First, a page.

Can any one briefly explain whatis RAID Level 5 and how it is distributed
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Irwin SantosComputer Integration SpecialistCommented:
thacloneCyber Security consultantCommented:
check this one out.

RAID Level 5 combines a minimum of 3 hard drives to provide fault tolerance for your data. with raid 5 its only when 2 hard drives fail simultaneously before your completely looose all your data. If  you want to  know how the data is distributed with parity , then check the following link

RAID Level 5 minimizes the write bottlenecks of RAID Level 4 by distributing parity stripes over a series of hard drives. In doing so it provides relief to the concentration of write activity on a single drive, which in turn enhances overall system performance. The way RAID Level 5 reduces parity write bottlenecks is relatively simple. Instead of allowing any one drive in the array to assume the risk of a bottleneck, all of the drives in the array assume write activity responsibilities. The distribution frees up the concentration on a single drive, improving overall subsystem throughput. RAID Level 5's parity encoding scheme is the same as Levels 3 and 4; it maintains the system's ability to recover any lost data should a single drive fail. This can happen as long as no parity stripe on an individual drive stores the information of a data stripe on the same drive. In other words, the parity information for any data stripe must always be located on a drive other than the one on which the data resides.

let me know if you need any further explanation
Level 5 -- Block Interleaved Distributed Parity: Provides data striping at the byte level and also stripe error correction information. This results in excellent performance and good fault tolerance. Level 5 is one of the most popular implementations of RAID.
 RAID disk drives are used frequently on servers but aren't generally necessary for personal computers.
It is worth remembering an important point about RAID systems. Even when you use a redundancy scheme like mirroring or RAID 5 or RAID 10, you must still do regular tape backups of your system. There are several reasons for insisting on this, among them:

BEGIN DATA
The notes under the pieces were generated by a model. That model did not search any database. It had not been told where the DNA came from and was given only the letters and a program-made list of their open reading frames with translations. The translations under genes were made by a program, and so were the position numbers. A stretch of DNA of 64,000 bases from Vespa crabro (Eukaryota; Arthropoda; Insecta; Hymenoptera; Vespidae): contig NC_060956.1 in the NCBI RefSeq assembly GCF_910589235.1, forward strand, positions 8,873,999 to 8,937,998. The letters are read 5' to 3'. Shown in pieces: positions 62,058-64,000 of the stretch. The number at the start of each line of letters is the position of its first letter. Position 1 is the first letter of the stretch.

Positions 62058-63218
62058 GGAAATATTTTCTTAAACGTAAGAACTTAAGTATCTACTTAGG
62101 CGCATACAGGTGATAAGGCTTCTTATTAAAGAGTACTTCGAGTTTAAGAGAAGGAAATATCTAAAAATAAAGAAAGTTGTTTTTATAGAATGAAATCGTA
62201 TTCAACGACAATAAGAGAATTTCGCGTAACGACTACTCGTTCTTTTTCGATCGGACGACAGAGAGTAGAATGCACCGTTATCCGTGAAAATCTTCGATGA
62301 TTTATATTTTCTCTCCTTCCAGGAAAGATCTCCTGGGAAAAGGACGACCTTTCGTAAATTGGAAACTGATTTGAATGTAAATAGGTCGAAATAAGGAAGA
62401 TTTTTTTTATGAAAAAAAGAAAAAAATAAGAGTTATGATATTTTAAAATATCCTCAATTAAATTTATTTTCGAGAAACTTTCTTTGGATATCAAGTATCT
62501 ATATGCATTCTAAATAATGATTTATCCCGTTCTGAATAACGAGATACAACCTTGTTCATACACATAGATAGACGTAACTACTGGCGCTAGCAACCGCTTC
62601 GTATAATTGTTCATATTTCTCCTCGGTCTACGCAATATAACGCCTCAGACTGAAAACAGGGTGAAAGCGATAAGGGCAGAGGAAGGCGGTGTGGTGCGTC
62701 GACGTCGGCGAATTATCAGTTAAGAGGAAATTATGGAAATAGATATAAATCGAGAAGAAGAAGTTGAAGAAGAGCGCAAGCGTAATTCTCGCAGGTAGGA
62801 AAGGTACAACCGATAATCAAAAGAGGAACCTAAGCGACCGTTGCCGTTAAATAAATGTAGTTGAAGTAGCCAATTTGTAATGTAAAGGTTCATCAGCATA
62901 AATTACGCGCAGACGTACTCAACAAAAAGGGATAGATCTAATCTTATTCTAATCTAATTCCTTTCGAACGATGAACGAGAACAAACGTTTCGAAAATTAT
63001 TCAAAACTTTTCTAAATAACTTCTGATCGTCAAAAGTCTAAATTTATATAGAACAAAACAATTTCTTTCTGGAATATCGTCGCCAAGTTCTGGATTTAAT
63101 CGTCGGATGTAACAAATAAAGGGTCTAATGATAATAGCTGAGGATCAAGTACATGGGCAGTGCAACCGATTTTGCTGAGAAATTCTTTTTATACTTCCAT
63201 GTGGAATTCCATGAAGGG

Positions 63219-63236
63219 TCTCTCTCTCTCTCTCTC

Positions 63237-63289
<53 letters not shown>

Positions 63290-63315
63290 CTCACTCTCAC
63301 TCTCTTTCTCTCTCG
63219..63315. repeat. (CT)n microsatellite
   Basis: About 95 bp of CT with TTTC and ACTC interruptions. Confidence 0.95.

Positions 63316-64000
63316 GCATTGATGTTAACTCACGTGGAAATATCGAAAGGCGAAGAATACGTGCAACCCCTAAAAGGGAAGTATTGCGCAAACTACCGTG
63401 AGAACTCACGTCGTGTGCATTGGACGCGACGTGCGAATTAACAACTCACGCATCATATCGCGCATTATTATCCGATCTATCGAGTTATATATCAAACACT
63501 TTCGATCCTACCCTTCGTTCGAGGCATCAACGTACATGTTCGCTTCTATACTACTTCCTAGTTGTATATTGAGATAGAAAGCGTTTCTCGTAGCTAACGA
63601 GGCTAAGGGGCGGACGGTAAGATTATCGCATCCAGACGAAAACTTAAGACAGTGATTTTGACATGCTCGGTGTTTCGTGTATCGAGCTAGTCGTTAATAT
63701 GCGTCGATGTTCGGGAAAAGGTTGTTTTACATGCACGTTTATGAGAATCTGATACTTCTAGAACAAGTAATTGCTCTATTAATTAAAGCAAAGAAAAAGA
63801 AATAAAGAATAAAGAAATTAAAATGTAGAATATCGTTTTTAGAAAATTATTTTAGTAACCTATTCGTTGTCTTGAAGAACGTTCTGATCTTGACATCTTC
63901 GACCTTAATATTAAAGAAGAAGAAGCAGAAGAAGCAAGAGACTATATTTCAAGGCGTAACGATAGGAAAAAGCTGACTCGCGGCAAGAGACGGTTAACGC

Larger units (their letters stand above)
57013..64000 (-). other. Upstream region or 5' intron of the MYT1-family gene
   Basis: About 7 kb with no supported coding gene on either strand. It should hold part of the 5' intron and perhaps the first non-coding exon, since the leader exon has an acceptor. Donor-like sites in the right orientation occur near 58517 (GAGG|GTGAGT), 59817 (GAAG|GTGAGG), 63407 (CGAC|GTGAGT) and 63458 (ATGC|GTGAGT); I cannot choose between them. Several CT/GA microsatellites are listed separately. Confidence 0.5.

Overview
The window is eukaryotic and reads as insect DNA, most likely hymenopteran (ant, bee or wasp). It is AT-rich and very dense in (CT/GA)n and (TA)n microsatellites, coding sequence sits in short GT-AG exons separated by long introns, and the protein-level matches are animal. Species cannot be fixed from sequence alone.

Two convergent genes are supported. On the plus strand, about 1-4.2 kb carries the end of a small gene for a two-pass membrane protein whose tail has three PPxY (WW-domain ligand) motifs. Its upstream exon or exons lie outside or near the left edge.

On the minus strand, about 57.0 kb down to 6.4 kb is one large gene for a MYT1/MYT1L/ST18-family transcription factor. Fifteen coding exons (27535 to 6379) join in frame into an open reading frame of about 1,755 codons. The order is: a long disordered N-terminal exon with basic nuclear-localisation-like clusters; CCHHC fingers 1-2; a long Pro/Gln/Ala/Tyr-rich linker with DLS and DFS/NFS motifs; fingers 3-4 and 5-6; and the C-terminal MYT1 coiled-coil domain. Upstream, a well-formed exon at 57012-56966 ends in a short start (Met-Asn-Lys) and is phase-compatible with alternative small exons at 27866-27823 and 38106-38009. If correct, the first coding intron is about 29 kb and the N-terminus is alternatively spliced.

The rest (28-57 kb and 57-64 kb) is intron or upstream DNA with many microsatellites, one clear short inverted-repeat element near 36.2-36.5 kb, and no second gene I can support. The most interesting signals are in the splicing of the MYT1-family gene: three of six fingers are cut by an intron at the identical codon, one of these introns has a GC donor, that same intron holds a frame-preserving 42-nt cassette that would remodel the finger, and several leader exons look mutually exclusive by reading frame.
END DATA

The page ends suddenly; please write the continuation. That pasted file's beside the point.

RAID does not protect you from multiple disk failures. While one disk is off line for any reason, your disk array is not fully redundant.
Regular tape backups allow you to recover from data loss that is not related to a disk failure. This includes human errors, hardware errors, and software errors.

RAID - Not such a clever idea for your home PC

raid tuturial  Raid 1 to  Raid 50
Click on the diagram to see RAID 0 in action

A bit of fun
RAID Calculator

Raid explained using water bottles.

Merete :)
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Essentially, for every stripe (writing one block to every drive), there is one parity bit written. This parity bit can be used to recreate the data on 1 lost drive.

i.e, if you have 5 drives and each line represents a stripe:


where the "1" represents the parity bit

Calculating the disk space lost is really easy: You lose the equivilent of one Hard Drive worth of space for parity bits (i.e. you have 3-100GB drives, you lose 100GB to parity and have 200GB for data storage). The more drives you have in RAID-5, the less loss there is (i.e. 3-100GB drives = 33% loss in space where 10-100GB drives = 10% loss in space).
ratnaprasad123Author Commented:
Hi victornegri ,
 What is the Parity Information i am not getting you

if you want fault tollerance for your files, use raid 5. But for OS use raid 1.
Parity is information written to the disk that allows the RAID controller to recreate any lost information in the stripe. For example, say disk 1 went bad and was offline... on the first stripe (row) of my diagram, disks 2,3, and 4 have data on them while disk 5 has a parity bit. Using the information in the parity bit, the RAID controller can reconstruct the data that was on disk 1 therefore allowing the data that was on the drive to be accessed. On stripe 2, the info on disk 4 would be used to recreate the lost information that disk 1 had, etc.

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Irwin SantosComputer Integration SpecialistCommented:
@ratnaprasad1223...the first link I provided has all the information that you are asking.
Irwin SantosComputer Integration SpecialistCommented:
cool. thank you!
thacloneCyber Security consultantCommented:
keep being generous
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